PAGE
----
Page last updated at 09:26 GMT, Wednesday, 13 January 2010

Green tea 'may block lung cancer'

Green tea
Experts believe it is the polyphenols in green tea that may make it beneficial

Drinking green tea may offer some protection against lung cancer, say experts who studied the disease at a medical university in Taiwan.

The latest work in more than 500 people adds to growing evidence suggesting the beverage has anti-cancer powers.

In the study, smokers and non-smokers who drank at least a cup a day cut their lung cancer risk significantly, a US cancer research conference heard.

The protection was greatest for people carrying certain genes.

But cancer experts said the findings did not change the fact that smoking is bad for health.

Daily cuppa

Green tea is made from the dried leaves of the Asian plant Camellia sinesis and is drunk widely across Asia.

The rates of many cancers are much lower in Asia than other parts of the world, which has led some to link the two.

Laboratory studies have shown that extracts from green tea, called polyphenols, can stop cancer cells from growing.

The best thing a smoker can do to reduce their risk of lung cancer, and more than a dozen other cancer types, is to quit.
Yinka Ebo of Cancer Research UK

But results from human studies have been mixed. Some have shown a protective effect while others have failed to find any evidence of protection.

In July 2009, the Oxford-based research group Cochrane published a review of 51 studies on green tea and cancer which included over 1.5 million people.

They concluded that while green tea is safe to drink in moderation, the research so far is conflicting about whether or not it can prevent certain cancers.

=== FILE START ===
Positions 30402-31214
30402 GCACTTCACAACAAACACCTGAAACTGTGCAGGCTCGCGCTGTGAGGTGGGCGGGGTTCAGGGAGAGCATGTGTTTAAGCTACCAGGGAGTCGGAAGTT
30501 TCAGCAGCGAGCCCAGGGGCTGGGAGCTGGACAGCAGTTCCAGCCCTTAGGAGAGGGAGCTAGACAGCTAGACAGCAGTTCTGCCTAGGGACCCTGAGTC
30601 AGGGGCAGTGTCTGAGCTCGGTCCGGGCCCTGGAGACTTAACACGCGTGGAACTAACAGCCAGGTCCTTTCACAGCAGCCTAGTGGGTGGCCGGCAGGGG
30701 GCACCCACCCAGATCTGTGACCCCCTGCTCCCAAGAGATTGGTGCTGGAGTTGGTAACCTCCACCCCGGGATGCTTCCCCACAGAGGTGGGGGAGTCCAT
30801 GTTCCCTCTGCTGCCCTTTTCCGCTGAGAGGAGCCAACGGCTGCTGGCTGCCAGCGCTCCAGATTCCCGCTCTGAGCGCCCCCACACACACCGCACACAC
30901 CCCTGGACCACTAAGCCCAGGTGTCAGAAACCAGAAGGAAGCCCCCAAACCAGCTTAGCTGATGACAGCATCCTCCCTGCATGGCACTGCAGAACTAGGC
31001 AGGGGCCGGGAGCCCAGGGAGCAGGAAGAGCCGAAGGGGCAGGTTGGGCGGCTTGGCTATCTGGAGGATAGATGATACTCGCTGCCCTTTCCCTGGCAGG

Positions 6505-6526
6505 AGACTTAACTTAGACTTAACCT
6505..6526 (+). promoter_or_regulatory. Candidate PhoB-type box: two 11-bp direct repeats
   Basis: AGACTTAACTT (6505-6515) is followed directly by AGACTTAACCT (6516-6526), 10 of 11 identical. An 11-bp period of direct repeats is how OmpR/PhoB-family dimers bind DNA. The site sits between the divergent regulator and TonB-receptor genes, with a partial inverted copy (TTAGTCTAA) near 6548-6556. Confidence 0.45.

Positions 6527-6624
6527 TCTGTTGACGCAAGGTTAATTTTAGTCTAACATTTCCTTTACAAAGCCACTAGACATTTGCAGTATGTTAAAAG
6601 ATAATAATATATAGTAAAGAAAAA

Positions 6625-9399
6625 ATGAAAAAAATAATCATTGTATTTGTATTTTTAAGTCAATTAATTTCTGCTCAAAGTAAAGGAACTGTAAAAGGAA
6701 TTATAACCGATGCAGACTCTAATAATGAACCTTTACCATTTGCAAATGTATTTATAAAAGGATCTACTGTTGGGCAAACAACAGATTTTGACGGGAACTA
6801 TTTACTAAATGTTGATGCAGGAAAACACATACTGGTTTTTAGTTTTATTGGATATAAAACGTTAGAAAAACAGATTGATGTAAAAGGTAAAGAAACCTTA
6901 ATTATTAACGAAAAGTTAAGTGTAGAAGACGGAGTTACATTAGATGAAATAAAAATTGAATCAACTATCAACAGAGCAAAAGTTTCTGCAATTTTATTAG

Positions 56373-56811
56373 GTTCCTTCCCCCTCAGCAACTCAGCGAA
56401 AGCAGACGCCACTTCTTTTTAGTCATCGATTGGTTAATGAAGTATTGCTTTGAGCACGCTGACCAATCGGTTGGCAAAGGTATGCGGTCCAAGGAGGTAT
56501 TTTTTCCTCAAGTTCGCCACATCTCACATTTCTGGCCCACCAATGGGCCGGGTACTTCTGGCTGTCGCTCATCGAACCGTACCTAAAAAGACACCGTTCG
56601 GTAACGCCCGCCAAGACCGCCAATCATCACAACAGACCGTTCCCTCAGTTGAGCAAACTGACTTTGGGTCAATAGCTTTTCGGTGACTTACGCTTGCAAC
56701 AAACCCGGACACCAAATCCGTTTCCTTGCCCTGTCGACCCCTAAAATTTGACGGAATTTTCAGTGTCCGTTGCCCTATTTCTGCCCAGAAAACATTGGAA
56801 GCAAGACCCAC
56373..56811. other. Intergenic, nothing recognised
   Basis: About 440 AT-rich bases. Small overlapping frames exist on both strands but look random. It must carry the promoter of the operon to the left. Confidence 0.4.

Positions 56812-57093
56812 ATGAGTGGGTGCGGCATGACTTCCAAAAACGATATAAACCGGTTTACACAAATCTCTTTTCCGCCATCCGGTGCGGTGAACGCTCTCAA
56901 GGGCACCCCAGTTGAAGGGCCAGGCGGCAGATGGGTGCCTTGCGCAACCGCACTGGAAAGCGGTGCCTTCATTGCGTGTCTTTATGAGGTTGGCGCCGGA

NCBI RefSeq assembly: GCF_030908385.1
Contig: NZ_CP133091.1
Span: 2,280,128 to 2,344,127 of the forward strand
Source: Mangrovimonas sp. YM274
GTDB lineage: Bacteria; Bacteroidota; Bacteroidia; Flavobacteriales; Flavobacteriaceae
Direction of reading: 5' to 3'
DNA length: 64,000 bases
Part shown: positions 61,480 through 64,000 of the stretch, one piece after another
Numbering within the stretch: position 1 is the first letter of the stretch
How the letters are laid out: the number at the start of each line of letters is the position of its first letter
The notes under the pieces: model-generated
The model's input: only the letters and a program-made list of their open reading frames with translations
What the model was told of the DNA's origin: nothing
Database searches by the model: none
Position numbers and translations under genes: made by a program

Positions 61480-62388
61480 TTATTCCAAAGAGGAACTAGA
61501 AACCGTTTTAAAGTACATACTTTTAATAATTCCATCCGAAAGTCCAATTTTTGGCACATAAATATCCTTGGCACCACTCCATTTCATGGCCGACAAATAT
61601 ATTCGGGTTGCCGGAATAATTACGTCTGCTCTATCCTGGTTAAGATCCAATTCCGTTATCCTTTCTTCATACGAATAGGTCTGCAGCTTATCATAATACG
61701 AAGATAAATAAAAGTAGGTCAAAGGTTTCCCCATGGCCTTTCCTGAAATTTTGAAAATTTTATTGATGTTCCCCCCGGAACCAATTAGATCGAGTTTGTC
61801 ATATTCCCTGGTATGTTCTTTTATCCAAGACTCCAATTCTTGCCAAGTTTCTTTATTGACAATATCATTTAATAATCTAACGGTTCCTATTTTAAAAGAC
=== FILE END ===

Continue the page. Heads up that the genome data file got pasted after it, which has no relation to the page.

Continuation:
Reduced risk

Dr I-Hsin Lin, of Shan Medical University, found that among smokers and non-smokers, people who did not drink green tea were more than five times as likely to get lung cancer than those who drank at least one cup of green tea a day.

Among smokers, those who did not drink green tea at all were more than 12 times as likely to develop lung cancer than those who drank at least a cup a day.

Researchers then analysed the DNA of people in the study and found certain genes appeared to play a role in the risk reduction.

Green tea drinkers, whether smokers or non smokers, with certain types of a gene called IGF1, were far less likely to develop lung cancer than other green tea drinkers with different types of this gene.

Yinka Ebo, of Cancer Research UK, said the findings should not be used as an excuse to keep smoking.

"Smoking tobacco fills your lungs with around 80 cancer-causing chemicals. Drinking green tea is not going to compensate for that.

"Unfortunately, it's not possible to make up for the harm caused by smoking by doing other things right like eating a healthy, balanced diet.

"The best thing a smoker can do to reduce their risk of lung cancer, and more than a dozen other cancer types, is to quit."



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